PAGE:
Date first published: 26/3/2019
Key sectors: defence; energy
Key risks: sanctions
In 2017 Turkish President Recep Tayyip Erdogan agreed a US$2.5bln purchase Russia’s S-400 missile defence. The long-range anti-aircraft missile system is capable of destroying medium range cruise and ballistic weapons as well as on-ground targets. Turkey aims to deploy the system by October 2019 – if geopolitical concerns and US sanctions threats don’t get in the way. A deepening Russia – Turkey bond may come at the expense of Turkey’s relations with the US. Sanctions on Turkey may follow, which while not crippling in and of themselves, could further accelerate investors’ concerns about its economy.
The Pentagon has expressed disdain for the S-400 sale, arguing the system cannot be integrated into NATO, of which Turkey is a member. Washington has attempted to persuade Turkey to instead purchase Raytheon’s US$3.5 billion Patriot system. In February 2019, the informal deadline for these negotiations passed and without any public agreement. Turkey’s purchase of the S-400’s risks sanctions under the Countering America’s Adversaries Through Sanctions Act unless President Donald Trump waives them. Ankara has refused to reconsider. Such sanctions may push it closer to Moscow but the benefits of this are limited.
The S-400 sale is but one example of the budding Turkish-Russian alliance, a remarkable turnaround since the nadir of relations following Ankara’s downing of a Russian fighter jet in November 2015. This has been spurred by increased cooperation in the energy sphere, with Turkey becoming Russia’s second largest gas market and Erodgan’s 2016 agreement with Russian President Vladimir to further increase gas trade capacity by building the TurkStream pipeline. Operations are expected to start in late 2019. By increasing energy cooperation with Turkey, Gazprom seeks to lessen its dependence on transit routes through Ukraine. Ankara will benefit from gas transhipments fees and its newfound status as a key supply route for Europe.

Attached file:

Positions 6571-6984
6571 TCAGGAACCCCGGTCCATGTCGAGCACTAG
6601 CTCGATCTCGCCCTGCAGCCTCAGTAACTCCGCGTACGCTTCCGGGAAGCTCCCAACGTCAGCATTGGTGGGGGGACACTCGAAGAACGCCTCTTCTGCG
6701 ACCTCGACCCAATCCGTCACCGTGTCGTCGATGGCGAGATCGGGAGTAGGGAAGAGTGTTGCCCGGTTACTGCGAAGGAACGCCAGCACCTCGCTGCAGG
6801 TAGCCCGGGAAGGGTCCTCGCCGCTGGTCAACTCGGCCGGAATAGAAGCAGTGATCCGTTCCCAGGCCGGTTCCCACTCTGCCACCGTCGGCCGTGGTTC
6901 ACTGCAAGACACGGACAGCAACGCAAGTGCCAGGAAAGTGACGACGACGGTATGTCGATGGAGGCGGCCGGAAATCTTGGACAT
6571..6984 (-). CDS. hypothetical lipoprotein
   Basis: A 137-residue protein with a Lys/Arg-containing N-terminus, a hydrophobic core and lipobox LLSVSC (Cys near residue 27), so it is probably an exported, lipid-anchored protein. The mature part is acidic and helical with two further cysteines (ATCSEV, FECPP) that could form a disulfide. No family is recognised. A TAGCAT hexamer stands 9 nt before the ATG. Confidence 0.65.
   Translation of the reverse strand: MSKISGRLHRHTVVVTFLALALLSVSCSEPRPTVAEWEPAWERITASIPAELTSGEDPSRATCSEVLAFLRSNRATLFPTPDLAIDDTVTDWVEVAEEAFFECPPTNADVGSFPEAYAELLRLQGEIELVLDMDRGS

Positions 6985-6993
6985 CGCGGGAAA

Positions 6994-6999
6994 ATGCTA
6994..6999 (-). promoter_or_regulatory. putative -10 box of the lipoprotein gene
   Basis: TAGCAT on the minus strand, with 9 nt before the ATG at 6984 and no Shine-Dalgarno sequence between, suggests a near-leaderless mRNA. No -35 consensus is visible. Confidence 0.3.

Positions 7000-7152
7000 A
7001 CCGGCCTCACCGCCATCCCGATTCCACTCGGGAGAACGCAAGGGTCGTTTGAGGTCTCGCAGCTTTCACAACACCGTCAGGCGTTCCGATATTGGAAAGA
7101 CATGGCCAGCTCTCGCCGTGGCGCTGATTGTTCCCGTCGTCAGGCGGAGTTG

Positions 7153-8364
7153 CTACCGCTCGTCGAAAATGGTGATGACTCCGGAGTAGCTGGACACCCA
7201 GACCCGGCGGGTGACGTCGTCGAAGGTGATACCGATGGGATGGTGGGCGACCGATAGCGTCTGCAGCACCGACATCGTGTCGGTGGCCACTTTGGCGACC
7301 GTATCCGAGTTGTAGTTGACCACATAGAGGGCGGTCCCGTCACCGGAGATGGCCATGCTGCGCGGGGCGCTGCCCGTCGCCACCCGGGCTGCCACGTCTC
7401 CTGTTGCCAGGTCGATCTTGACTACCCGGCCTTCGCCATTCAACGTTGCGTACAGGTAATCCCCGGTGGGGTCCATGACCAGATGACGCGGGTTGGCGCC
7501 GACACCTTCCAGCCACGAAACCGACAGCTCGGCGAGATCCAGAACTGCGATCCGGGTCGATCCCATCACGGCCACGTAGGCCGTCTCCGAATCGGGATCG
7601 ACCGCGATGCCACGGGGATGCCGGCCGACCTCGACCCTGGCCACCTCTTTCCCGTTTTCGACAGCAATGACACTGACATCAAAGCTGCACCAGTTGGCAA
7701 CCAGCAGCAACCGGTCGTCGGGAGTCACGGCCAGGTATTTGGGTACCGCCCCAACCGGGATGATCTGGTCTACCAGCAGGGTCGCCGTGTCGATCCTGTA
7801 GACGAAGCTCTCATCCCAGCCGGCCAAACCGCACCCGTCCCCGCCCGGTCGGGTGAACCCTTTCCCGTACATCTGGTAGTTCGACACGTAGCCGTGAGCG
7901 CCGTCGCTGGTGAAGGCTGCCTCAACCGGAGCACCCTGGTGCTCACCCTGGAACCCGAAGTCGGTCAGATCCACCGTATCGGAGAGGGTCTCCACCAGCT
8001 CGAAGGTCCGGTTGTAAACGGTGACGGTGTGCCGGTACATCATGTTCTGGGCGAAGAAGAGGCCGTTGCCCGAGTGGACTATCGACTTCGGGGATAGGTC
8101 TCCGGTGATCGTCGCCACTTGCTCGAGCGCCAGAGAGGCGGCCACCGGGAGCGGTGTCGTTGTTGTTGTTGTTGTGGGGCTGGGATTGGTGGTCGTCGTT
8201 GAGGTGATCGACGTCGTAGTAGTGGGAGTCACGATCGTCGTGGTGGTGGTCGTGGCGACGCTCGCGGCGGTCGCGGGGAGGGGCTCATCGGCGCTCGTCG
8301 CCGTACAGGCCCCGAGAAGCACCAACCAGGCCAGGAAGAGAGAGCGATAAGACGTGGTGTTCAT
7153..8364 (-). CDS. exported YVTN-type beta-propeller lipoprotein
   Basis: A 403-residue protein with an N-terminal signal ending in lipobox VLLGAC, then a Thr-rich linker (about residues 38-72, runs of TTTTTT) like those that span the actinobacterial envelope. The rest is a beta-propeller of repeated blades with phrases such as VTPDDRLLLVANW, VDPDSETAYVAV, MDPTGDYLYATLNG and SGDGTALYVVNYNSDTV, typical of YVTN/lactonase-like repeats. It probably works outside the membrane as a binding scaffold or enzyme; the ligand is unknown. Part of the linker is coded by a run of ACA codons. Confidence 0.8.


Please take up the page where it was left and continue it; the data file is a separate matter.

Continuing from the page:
As relations with Russia have warmed, Turkey’s transatlantic relations have become more strained. Washington’s support for the Kurdish People’s Protection Units (YPG) in Syria has infuriated Ankara, whichregards the YPG as an offshoot of the Kurdistan Worker’s Party (PKK) thathas waged a resistance campaign in Turkey’s Kurdish regions for decades. Turkey is also angered by the US’ refusal to deport Fetullah Gulen and numerous other Turkish-born, US residents, who Ankara blames for the 2016 coup attempt. Although Ankara’s release of US- cleric Andrew Brunson last October signalled greater co-operation, tensions continue to emerge, as witnessed during the Khashoggi affair.
Overtly, Moscow has little to gain from deteriorating Turkey–US relations. This is partly because Putin and Erdogan share vastly different strategic and geopolitical priorities. But the US’ current lack of strategic leadership has made them partners of convenience. Since President Trump announced his decision to withdraw US troops from Syria, Russian Foreign Minister Sergei Lavrov and his Turkish counterpart Mevlüt Çavuşoğlu affirmed that there would be greater on the ground coordination in Syria. The two nations have also begun holding talks with Tehran about Syria’s future, angering Washington. Whilst this cooperation is a relatively new phenomenon, it comes at time when traditional alliances are crumbling and enhances Russia’s geopolitical position.
Although the increased cooperation between Moscow and Ankara is clear, it by no means signals a long-lasting alliance. For the moment, Erdogan is deepening security and energy cooperation with Russia to keep all options open. Fraught US-Turkey relations could prove be beneficial for Russia in the long term. Meanwhile, should sanctions be introduced it could cause further jitters for the Turkish economy, already in the throes of a potential new currency crisis just seven months after the last one.